Shah Jahan Begum would listen quietly and take a deep breath.

‘Do you think we’re planning on keeping them here forever? Let any sweeper or crow turn and glance at them even once, I’ll sort them out.’

Chote Maamu would shout in his frustration. ‘Don’t let go of the marriage offers that easily then, Aapa Jaan! You get annoyed easily. A thousand must have come. When the begum of the mahalsara, the noblewomen’s quarters, had brought an offer of marriage for her son, didn’t you complain that her boy talks through his nose? Rather than putting the family honour at stake, it would have been much better to marry that boy. No matter, why should I bother so much? The entire family will lose face. Your Nawab Haider doesn’t have time to spare apart from what he spends on his jokes and asking for other women’s ‘sweets’.

His Aapa Jaan would stare at his face blankly like a fool.

‘I’m asking you, aren’t you worried at all? Two of our girls are ready for marriage, and at least a thousand marriage offers have come for them. But you never pay attention. Do you plan to keep them at home for the rest of eternity? Get your daughters married after picking out the white hairs on their head. My entire life is agony. Oh Allah, what will happen now to my daughters?’  Shah Jahan Begum would keep on muttering under her breath while peeling vegetables.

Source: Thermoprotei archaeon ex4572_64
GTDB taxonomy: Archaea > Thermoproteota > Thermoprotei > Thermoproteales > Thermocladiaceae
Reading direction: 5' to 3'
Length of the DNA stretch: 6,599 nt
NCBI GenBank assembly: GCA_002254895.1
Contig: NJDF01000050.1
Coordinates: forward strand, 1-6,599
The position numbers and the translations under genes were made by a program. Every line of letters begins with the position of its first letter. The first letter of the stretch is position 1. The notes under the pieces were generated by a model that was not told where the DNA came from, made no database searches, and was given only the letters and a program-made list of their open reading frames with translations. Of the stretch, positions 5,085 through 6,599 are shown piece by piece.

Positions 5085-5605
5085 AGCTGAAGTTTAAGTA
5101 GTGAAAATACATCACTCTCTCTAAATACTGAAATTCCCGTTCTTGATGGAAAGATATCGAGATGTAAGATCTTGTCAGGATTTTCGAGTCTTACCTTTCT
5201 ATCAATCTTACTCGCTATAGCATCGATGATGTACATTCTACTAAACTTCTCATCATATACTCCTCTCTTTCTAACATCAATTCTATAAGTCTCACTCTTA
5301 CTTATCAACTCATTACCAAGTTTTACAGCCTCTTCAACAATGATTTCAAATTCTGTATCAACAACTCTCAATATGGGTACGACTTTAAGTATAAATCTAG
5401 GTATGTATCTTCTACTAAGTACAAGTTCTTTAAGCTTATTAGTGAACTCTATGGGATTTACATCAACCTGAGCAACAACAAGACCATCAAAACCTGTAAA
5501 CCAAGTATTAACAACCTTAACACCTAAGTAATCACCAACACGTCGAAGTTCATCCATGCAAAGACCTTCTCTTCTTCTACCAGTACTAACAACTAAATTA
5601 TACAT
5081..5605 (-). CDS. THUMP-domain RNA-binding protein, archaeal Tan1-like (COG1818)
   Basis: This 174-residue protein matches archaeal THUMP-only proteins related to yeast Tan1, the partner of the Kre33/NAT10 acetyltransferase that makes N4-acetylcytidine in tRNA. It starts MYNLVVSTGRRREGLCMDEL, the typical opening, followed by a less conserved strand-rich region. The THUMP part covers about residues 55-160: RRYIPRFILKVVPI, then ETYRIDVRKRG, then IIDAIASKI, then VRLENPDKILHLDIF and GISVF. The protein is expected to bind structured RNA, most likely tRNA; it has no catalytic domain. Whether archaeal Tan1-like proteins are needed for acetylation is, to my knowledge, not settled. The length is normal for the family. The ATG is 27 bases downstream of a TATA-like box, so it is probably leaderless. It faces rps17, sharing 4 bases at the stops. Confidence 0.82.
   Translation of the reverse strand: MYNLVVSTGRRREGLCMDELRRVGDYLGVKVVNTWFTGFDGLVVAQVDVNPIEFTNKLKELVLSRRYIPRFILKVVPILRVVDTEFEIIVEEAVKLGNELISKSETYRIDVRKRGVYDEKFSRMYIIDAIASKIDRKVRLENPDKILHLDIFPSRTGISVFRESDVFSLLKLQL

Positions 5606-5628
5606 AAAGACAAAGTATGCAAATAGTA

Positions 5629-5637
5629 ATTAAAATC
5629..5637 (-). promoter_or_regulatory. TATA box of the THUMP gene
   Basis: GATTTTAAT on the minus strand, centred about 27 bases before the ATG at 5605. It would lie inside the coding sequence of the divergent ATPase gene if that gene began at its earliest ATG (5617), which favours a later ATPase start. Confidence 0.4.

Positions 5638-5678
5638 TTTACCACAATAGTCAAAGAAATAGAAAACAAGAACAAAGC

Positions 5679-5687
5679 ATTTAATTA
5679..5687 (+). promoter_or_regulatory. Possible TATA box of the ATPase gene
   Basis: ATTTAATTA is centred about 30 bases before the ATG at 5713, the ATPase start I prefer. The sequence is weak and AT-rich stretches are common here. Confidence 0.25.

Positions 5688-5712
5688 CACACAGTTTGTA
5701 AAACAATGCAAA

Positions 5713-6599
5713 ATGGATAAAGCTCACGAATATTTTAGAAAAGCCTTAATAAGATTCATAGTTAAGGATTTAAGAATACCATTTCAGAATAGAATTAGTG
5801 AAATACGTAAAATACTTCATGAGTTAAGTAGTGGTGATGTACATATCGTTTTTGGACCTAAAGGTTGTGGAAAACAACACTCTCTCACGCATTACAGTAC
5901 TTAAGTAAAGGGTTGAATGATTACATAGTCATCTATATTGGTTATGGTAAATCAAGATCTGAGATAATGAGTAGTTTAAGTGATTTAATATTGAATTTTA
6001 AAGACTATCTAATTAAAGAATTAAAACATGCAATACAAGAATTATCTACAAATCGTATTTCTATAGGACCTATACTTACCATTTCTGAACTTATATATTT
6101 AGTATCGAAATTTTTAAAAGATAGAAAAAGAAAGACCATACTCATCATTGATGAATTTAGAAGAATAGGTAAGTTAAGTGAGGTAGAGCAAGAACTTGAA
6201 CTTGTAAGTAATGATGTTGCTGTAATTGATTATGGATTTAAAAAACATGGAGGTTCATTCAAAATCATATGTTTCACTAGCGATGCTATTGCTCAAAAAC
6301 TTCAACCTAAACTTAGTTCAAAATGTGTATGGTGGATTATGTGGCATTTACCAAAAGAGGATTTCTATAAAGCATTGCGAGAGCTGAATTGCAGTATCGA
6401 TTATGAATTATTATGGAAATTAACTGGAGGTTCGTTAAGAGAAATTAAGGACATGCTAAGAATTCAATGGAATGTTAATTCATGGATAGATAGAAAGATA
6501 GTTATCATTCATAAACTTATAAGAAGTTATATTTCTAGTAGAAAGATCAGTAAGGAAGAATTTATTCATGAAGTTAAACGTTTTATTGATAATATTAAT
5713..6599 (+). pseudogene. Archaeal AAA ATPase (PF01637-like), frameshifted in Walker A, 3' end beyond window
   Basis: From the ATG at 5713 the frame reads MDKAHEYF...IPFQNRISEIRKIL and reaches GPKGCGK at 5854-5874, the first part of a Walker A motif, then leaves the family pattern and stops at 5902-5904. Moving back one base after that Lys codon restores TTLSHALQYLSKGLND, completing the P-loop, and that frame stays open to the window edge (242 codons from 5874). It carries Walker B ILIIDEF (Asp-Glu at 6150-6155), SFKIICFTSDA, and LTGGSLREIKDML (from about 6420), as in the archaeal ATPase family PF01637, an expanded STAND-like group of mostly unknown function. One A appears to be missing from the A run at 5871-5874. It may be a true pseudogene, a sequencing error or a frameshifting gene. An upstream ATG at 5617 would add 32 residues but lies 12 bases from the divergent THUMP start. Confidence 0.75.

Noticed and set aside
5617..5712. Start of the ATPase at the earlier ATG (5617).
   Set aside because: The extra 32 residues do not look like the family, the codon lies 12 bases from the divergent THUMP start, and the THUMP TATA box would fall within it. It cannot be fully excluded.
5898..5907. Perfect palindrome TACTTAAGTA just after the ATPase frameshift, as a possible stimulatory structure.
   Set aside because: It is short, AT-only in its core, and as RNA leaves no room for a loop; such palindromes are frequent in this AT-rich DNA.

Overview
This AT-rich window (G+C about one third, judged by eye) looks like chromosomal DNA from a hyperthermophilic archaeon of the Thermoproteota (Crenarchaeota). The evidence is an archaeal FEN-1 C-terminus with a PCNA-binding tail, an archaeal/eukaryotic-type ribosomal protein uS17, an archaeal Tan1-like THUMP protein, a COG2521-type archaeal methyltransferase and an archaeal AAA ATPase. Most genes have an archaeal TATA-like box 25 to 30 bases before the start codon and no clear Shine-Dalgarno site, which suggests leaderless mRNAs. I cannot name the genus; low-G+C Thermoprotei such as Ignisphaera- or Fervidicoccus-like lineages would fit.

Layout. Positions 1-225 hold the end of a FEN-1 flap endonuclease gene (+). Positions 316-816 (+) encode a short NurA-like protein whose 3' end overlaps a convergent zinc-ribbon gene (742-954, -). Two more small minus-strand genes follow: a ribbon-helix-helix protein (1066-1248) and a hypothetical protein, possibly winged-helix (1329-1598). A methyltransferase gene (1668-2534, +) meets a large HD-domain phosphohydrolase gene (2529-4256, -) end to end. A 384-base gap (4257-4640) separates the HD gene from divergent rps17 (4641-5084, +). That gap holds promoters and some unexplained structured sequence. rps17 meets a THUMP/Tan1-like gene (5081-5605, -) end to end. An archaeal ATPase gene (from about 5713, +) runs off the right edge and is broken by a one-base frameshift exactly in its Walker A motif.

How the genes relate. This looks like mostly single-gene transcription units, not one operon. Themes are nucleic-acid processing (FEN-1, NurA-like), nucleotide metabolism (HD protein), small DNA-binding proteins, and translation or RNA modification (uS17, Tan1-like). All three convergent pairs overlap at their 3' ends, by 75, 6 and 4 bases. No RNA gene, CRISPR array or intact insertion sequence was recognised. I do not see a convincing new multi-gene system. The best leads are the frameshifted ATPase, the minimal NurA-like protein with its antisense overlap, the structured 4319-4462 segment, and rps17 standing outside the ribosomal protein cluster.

‘Oh Begum, all you talk about the entire day is marriage. How old are our daughters anyway? Sabira still looks like a little doll.’

‘Why would they not look like little dolls to you? We were thirteen years old when our parents married us, here the girls are passing twenty.’

‘Begum, that was a different time, and this is another. Girls aren’t married off that early these days, their delicate shoulders aren’t ready to bear the burden of marriage yet.’

‘You saying these things is precisely what makes me angry. Weren’t we also married early? Did our shoulders buckle under the weight? We were delicate too. It’s been thirty or so years since I came to this house. Tell me, did I ever give you, or my mother-in-law and father-in-law a reason to complain?’

‘La Haula Walakuata. When did I ever say you were a disobedient wife or daughter-in-law? All I want to say is, what’s the hurry?’

Shah Jahan Begum became angry.